Axing of measly Gaeltacht grant was final straw for McGuinness
The resignation of Martin McGuinness as deputy first minister has plunged politics in the North into chaos - and caused a major headache for the British and Irish governments.
In his resignation letter yesterday, Mr McGuinness said he had enough. He could no longer tolerate the "deep-seated arrogance" of DUP leader Arlene Foster. With Sinn Féin refusing to nominate a successor, an election is now inevitable.
Having served as deputy first minister for 10 years, the real surprise is that Mr McGuinness found it easier to work with Ian 'never, never, never' Paisley than Mrs Foster, whose tenure in office has been notable for a decided dearth of diplomacy.
In his letter, Mr McGuinness blamed the cash-for-ash scandal, and Mrs Foster's refusal to step aside while it was investigated, for effectively collapsing the government.
Set up by Mrs Foster in 2012 when she was enterprise minister, the Renewable Heat Incentive scheme offered business owners who installed renewable heating systems a subsidy. However, it latterly transpired that users of the scheme were being paid more in subsidies than the cost of the fuel, with one farmer allegedly due to receive a £1m windfall over the next 20 years for heating an empty shed.
With similar abuses of the scheme apparently widespread, it has been estimated that the final cost for taxpayers will be £490m (€563m), a gargantuan sum for which Mrs Foster has denied bearing any responsibility.
Early yesterday, the DUP leader effectively dared Mr McGuinness to resign, saying she would prefer to see elections rather than accede to Sinn Féin requests that she step aside during any inquiry.
"If he is playing a game of chicken, if Sinn Féin is playing a game of chicken, and they think we are going to blink in relation to me stepping aside, they are wrong - I won't be stepping aside. And if there is an election, there is an election," she said.
Mrs Foster's strident language will be familiar to politicians in the Republic, with Enda Kenny infamously getting a bloody nose from her after he attempted to set up a North-South forum for Brexit.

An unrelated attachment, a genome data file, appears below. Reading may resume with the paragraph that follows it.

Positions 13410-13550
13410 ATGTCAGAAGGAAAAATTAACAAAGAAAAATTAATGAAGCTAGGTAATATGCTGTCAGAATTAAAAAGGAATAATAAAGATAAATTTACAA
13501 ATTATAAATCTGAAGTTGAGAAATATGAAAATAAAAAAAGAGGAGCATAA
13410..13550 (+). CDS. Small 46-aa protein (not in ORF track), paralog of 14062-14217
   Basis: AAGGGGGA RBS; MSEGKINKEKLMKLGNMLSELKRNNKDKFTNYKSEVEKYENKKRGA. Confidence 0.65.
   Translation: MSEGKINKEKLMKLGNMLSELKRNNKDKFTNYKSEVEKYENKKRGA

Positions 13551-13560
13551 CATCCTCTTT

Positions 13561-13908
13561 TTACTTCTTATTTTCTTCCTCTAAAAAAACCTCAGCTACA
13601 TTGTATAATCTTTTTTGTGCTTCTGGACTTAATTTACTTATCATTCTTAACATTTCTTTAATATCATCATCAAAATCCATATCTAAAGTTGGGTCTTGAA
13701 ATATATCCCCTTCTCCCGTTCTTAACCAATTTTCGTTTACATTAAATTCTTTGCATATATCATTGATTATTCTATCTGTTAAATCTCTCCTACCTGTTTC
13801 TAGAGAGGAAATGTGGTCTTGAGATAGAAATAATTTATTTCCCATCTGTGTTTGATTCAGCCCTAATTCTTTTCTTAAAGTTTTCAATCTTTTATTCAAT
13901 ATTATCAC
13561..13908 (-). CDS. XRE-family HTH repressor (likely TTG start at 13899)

Declining the invitation, she publicly described the Taoiseach's idea as "a grandstanding exercise" and said she had "better things to do than be a lone voice among remoaners".
Shortly afterwards, in her first speech as DUP leader, the Brexiteer had more harsh words for Mr Kenny. "[Irish Government] representatives are sent out around the world to talk down our economy and to attempt to poach our investors," she said, a claim which was strenuously denied.
While burning bridges with the Irish Government was a mere hobby, Mrs Foster seemed to view antagonising Sinn Féin as a core function of her role in office.
Last year, she complained that St Patrick's Day had become too "gaelicised" because the "use of tricolours and things like that really turn unionists off from the different parades".
Strangely, she was silent on whether Orange Order parades, in which the Union Jack is ubiquitous, had become too anglicised for nationalists to enjoy.
In October, Mrs Foster caused further consternation when she announced that the DUP intended to block the introduction of same-sex marriage for five years - despite a majority of MLAs voting in favour of the measure in 2015.
However, it was the DUP's miserly slashing of a £50,000 grant, used by nationalist students in the North to attend the Donegal Gaeltacht, that was the real nail in the coffin of the power-sharing arrangement. Announced in late December, when tensions caused by the cash-for-ash scandal were already threatening to boil over, the measure was met with fury by Sinn Féin representatives. They viewed it as a provocation too far - particularly when loyalist marching bands recently received funding of £200,000.
Speaking on January 1, Sinn Féin MEP Matt Carthy ominously warned that the party had "not signed up for the denial of Irish language rights" while the party's national chairman, Declan Kearney, said it was "not acceptable for the DUP to continue to oppose parity of esteem for the Irish language and Irish identity".
With Mr McGuinness already under fire from some in the nationalist community for not taking a stronger stance in relation to the cash-for-ash fiasco, the petty cutting of Gaeltacht grants was a slight that could not go unanswered.
So, while Mr McGuinness may today claim that it was the £490m cost of a botched fuel scheme that precipitated his resignation, the truth is that it was more than likely a mere £50,000 that prompted him to walk.
Of course, this means that the political situation in the North is even worse than first appears, with the two main parties so hostile to each other that compromise cannot be reached on even the most trivial of issues.
With the recriminations in the North now beginning in earnest, it remains to be seen whether the forthcoming election, due to be held in late February or early March, will change the balance of power.
With the size of the Assembly set to be reduced from 108 to 90, the likelihood is that both parties will lose seats but be returned in, proportionately, the same numbers.
Ultimately, the only certainty is the election, which will coincide with Theresa May triggering Article 50 and starting formal Brexit negotiations with the EU, is going to cause a major headache for the British and Irish governments.